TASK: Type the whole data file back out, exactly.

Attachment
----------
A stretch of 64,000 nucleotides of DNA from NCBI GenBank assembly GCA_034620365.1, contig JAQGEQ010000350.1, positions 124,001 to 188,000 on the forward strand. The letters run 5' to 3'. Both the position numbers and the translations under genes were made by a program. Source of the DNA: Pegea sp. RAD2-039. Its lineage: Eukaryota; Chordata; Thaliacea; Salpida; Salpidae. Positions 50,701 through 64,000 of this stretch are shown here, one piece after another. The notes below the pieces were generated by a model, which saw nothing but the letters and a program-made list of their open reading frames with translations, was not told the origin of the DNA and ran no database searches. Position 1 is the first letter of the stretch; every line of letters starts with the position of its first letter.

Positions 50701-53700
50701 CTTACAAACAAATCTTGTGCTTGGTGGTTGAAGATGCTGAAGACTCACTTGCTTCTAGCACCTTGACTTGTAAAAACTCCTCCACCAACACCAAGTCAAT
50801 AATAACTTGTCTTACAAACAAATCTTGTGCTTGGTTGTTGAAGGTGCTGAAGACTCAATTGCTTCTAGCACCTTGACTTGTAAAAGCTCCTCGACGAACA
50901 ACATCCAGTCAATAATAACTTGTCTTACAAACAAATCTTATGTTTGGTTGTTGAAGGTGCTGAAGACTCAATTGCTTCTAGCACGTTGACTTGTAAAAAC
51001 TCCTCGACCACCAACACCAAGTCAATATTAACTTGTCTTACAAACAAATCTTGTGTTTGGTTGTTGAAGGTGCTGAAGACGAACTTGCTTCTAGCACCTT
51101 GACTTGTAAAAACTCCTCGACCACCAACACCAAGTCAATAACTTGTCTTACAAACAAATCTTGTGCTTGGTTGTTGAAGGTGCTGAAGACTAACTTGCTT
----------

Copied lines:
A stretch of 64,000 nucleotides of DNA from NCBI GenBank assembly GCA_034620365.1, contig JAQGEQ010000350.1, positions 124,001 to 188,000 on the forward strand. The letters run 5' to 3'. Both the position numbers and the translations under genes were made by a program. Source of the DNA: Pegea sp. RAD2-039. Its lineage: Eukaryota; Chordata; Thaliacea; Salpida; Salpidae. Positions 50,701 through 64,000 of this stretch are shown here, one piece after another. The notes below the pieces were generated by a model, which saw nothing but the letters and a program-made list of their open reading frames with translations, was not told the origin of the DNA and ran no database searches. Position 1 is the first letter of the stretch; every line of letters starts with the position of its first letter.

Positions 50701-53700
50701 CTTACAAACAAATCTTGTGCTTGGTGGTTGAAGATGCTGAAGACTCACTTGCTTCTAGCACCTTGACTTGTAAAAACTCCTCCACCAACACCAAGTCAAT
50801 AATAACTTGTCTTACAAACAAATCTTGTGCTTGGTTGTTGAAGGTGCTGAAGACTCAATTGCTTCTAGCACCTTGACTTGTAAAAGCTCCTCGACGAACA
50901 ACATCCAGTCAATAATAACTTGTCTTACAAACAAATCTTATGTTTGGTTGTTGAAGGTGCTGAAGACTCAATTGCTTCTAGCACGTTGACTTGTAAAAAC
51001 TCCTCGACCACCAACACCAAGTCAATATTAACTTGTCTTACAAACAAATCTTGTGTTTGGTTGTTGAAGGTGCTGAAGACGAACTTGCTTCTAGCACCTT
51101 GACTTGTAAAAACTCCTCGACCACCAACACCAAGTCAATAACTTGTCTTACAAACAAATCTTGTGCTTGGTTGTTGAAGGTGCTGAAGACTAACTTGCTT